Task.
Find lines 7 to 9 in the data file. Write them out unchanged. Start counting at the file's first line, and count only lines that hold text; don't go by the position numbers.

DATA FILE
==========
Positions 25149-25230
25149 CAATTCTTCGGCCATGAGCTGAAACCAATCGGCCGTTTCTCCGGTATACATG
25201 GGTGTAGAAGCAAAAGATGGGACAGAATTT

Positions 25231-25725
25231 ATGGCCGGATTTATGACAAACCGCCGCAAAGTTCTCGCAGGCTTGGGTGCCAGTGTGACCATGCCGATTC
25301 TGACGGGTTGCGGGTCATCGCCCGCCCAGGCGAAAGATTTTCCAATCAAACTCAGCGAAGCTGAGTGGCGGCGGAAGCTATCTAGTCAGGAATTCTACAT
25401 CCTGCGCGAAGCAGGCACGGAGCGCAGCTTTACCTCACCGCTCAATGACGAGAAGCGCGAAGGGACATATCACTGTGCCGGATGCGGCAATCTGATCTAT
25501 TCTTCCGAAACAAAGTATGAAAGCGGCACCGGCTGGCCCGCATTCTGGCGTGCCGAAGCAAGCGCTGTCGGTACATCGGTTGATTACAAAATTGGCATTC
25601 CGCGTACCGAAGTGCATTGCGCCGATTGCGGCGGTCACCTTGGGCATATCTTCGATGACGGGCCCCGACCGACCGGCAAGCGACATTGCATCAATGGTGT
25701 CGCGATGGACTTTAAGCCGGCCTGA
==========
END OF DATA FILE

25401 CCTGCGCGAAGCAGGCACGGAGCGCAGCTTTACCTCACCGCTCAATGACGAGAAGCGCGAAGGGACATATCACTGTGCCGGATGCGGCAATCTGATCTAT
25501 TCTTCCGAAACAAAGTATGAAAGCGGCACCGGCTGGCCCGCATTCTGGCGTGCCGAAGCAAGCGCTGTCGGTACATCGGTTGATTACAAAATTGGCATTC
25601 CGCGTACCGAAGTGCATTGCGCCGATTGCGGCGGTCACCTTGGGCATATCTTCGATGACGGGCCCCGACCGACCGGCAAGCGACATTGCATCAATGGTGT